(10) European Journal of Taxonomy 489: 1–198 (2018) 26. Genitalia, Fig. 17C–E: superior lobe on the left side with the more anterior one of the postero-ventral sublobes large, several times as long as basally wide, curved, the more posterior one of the sublobes scarcely observable ......................................................................................... S. (A.) bracon sp. nov. – Genitalia, Fig. 34C–E: superior lobe on the left side with the more anterior one of the postero-ventral sublobes small, ca twice as long as basally wide, slightly angled, the more posterior one of the sublobes large ............................................................................................. S. (A.) furcillata sp. nov. 27. Metafemur black and yellow biannulate; postpronotum yellow; genitalia, Fig. 27C–E .................... .......................................................................................................................S. (A.) distincta sp. nov. – Metafemur yellow on basal ¼–1/6 and black apically; postpronotum black ................................... 28 28. Surstyli almost symmetrical (Fig. 96C, E); mesofemur yellow; tergum III with anterior light yellow fascia (Fig. 97D); sternum IV with the longest strong setae longer than the width of sternum (Fig. 96B); genitalia, Fig. 96C–E .............................................................. S. (A.) verrucosa sp. nov. – Surstyli asymmetrical; mesofemur dark brown; tergum III with sub-anterior light yellow fascia; sternum IV with the longest strong setae less than half of the width of sternum ............................................................. S. (A.) trichaeta Hippa, van Steenis & Mutin, 2015 29. Frons black, shiny except for a small elongate densely grey-pollinose macula anterolaterally (Fig. 54H); postpronotum yellow; genitalia, Fig. 58B–D ............................... S. (A.) lucida sp. nov. – Frons black, mainly slightly grey-pollinose with subtriangular densely grey-pollinose macula anterolaterally (Fig. 38I); postpronotum black; genitalia, Figs 40B–D, 57D–G ............................ 30 30. Protarsus entirely black; sternum IV with posterior marginal area almost symmetrical, with symmetrical patches of long strong brown setae at posterolateral corner, the setae pale (Fig. 40A); genitalia, Fig. 40B–D ..................................................................................S. (A.) hamulata sp. nov. – Protarsus yellow, with tarsomeres 4 and 5 dark brown to black; sternum IV with posterior marginal area asymmetrical, with asymmetrically placed strong setae or patches of strong setae, the setae at least partly black (e.g., Fig. 57A–C) ............................................................................................... 31 31. Scutellar marginal setae rather narrowly separated, distance between setae: length of scutellum 1: 1.4–2.0; genitalia, Fig. 57D–G ..................................................................... S. (A.) lobulata sp. nov. – Scutellar marginal setae very widely separated, distance between setae: length of scutellum 1: 0.9– 1.1 ................................................................................................................................................... 32 32. Gena brown; metafemur with black setulae on yellow basal part; mesofemur dark brown to brown .................................................................... S. (A.) radula Hippa, van Steenis & Mutin, 2015 – Gena yellow; metafemur with or without black setulae on yellow basal part; mesofemur brownyellow to yellow ............................................................................................................................. 33 33. Mesofemur entirely yellow; vein dm-cu slightly oblique to vein M, as wide as other nearby veins, vein CuA1 extending beyond dm-cu; metafemur with black setulae in yellow basal part ..................................................................S. (A.) raduloides Hippa, van Steenis & Mutin, 2015 – Mesofemur dark brown; vein dm-cu strongly oblique and clearly narrower than other nearby veins, vein CuA1 not extending beyond dm-cu; metafemur without black setulae in yellow basal part .................................................................. S. (A.) subradula Hippa, van Steenis & Mutin, 2015 34. Metafemur black on apical ½ or more, yellow on basal part, or nearly entirely black; metatibia with large rounded apicoventral dens (e.g., Figs 19F, 33E, 52C); scutum entirely but weakly greypollinose .......................................................................................................................................... 35 10.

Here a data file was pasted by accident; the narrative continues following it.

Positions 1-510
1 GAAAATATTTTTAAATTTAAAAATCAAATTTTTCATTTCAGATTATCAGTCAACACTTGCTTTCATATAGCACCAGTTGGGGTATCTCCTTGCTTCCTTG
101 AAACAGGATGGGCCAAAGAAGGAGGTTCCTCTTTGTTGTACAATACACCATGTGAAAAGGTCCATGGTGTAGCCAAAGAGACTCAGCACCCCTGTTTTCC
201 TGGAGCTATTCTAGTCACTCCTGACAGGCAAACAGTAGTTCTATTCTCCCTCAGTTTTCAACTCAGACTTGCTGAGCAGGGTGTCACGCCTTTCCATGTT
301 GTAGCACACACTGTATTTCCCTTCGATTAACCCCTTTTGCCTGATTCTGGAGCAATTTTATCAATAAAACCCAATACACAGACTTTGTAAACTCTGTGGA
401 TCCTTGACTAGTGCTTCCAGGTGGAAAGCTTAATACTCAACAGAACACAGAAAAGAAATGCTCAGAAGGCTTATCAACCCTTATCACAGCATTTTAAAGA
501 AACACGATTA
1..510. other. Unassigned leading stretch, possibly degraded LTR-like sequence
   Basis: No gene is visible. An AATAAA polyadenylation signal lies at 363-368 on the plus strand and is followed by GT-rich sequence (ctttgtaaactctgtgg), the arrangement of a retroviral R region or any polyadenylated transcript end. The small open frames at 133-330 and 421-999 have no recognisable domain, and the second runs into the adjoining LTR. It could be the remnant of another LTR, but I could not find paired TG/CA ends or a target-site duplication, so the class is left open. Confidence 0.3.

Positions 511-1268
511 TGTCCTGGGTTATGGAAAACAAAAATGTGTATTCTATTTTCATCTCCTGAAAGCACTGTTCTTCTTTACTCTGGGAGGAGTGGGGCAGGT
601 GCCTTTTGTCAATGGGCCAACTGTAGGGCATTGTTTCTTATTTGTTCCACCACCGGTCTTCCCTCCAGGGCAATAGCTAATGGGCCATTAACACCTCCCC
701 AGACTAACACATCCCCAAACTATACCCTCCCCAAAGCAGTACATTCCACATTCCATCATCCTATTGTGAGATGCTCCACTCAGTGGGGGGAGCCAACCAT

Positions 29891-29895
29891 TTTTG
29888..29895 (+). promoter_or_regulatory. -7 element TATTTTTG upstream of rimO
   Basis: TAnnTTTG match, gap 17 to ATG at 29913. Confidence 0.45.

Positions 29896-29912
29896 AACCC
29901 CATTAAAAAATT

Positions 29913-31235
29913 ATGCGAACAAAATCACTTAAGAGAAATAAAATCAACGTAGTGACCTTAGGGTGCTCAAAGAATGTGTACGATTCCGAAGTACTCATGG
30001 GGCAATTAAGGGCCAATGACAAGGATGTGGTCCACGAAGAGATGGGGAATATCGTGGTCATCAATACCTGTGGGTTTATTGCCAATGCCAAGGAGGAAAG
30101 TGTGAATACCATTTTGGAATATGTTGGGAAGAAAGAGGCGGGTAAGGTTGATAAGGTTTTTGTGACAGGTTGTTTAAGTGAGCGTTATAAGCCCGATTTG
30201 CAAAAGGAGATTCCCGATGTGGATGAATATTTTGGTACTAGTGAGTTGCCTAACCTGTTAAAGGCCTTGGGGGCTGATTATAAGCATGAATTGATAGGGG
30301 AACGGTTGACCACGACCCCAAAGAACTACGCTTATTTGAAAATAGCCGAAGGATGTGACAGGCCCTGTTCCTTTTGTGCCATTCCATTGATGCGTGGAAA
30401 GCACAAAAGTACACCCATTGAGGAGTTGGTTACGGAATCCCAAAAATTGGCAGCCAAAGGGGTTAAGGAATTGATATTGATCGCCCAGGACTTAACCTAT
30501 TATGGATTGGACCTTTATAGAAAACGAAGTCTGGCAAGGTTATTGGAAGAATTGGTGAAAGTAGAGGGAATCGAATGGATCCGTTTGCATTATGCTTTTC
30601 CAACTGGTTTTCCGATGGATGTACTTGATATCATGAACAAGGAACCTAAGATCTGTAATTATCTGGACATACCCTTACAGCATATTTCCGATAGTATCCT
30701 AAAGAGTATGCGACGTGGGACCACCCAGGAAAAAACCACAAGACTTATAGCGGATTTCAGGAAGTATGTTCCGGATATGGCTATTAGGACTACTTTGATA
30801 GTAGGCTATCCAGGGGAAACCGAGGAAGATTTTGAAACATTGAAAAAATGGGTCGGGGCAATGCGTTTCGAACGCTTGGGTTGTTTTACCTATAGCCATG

(11) VAN STEENIS J. et al., Oriental Sphegina – Metafemur black and yellow biannulate, or femur predominantly yellow; metatibia without apicoventral dens (e.g., Figs 19D, 33B), if with large rounded dens (Fig. 52F) then scutum with clear pollinose pattern ..................................................................................................................... 43 35. Scutellum semi-circular; sternum IV posteriorly on left side or medially with small lobe (Figs 36A, 78C) ................................................................................................................................................ 36 – Scutellum sub-rectangular; sternum IV posteriorly on left side with large lobe (e.g., Figs 8A, 14A, 22B, 49A) ....................................................................................................................................... 37 36. Vertex narrow, width of head about 6 times as wide as vertex (Fig. 38F); scutellum entirely grey pollinose; postpronotum yellow; sternum IV with weak postero-medial lobe (Fig. 36A); genitalia, Fig. 36B–D .......................................................................................................S. (A.) ghatsi sp. nov. – Vertex wide, head 4.5 times as wide as vertex (Fig. 84I); scutellum non-pollinose and shiny medially; postpronotum black; sternum IV posteriorly with short, rounded lobe on the left side (Fig. 78C); genitalia, Fig. 78A–B, D–F .............................................................................S. (A.) prolixa sp. nov. 37. Sternum IV posteriorly on the left side with a wide bifid lobe (Figs 14A, 22B 49A) .................... 38 – Sternum IV posteriorly on the left side with a narrow simple lobe (e.g., Figs 8A, 48B) ............... 40 38. Vein dm-cu perpendicular to vein M; the bifid lobe posteriorly on sternum IV with both sublobes approximately equal in size (Fig. 14A); genitalia, Fig. 14B–D ........................ S. (A.) bifida sp. nov. – Vein dm-cu oblique to vein M; the bifid lobe posteriorly on sternum IV with the left side sublobe much narrower than the right side one (Figs 22B, 49A) ................................................................ 39 39. The sublobes of the bifid lobe posteriorly on sternum IV separated by a deep cleft (Fig. 49A); genitalia, Fig. 49B–D: dorsal and ventral lobe of surstylus posteriorly weakly separated ..................................................................................................... S. (A.) inventum sp. nov. – The sublobes of the bifid lobe posteriorly on sternum IV separated by a shallow notch (Fig. 22B); genitalia, Fig. 22C–F: dorsal and ventral lobe of surstylus posteriorly separated by a deep notch .............................................................................................................S. (A.) collicola sp. nov. 40. Postalar callus white to yellow; scutellum sub-rectangular; lobe posteriorly on sternum IV anteriorly narrow, rather straight and directed posteriorly (Fig. 83A); surstyli symmetrical, left surstylus not inflated, genitalia Fig. 83B–D ................................................................... S. (A.) spathigera sp. nov. – Postalar callus black; scutellum semi-circular; lobe posteriorly on sternum IV anteriorly wide and curved laterally (Figs 8A, 48A–B, 74A); surstyli asymmetrical, left surstylus strongly inflated, genitalia Figs 8B–D, 48C–D, 74B–F .............................................................................................. 41 41. Postpronotum black; wing hyaline; genitalia, Fig. 8B–D ........................S. (A.) amplistylus sp. nov. – Postpronotum yellow; wing with weak infuscate pattern; genitalia Figs 48C–D, 74B–F .............. 42 42. Wing infuscated at junction of veins R2+3 and R4+5 and along vein M1; genitalia, Fig. 74B– F .................................................................................................. S. (A.) philippina Thompson, 1999 – Wing only infuscated at junction of veins R2+3 and R4+5; genitalia, Fig. 48C–D ................................ ..........................................................................................................................S. (A.) inflata sp. nov. 43. Wing brownish, without darker infuscated pattern; vein dm-cu meeting vein M obliquely ............... ...............................................................................S. (A.) falcata Hippa, van Steenis & Mutin, 2015 – Wing hyaline, infuscated apically and at cross-veins; vein dm-cu meeting vein M perpendicularly ......................................................................................................................................................... 44 11.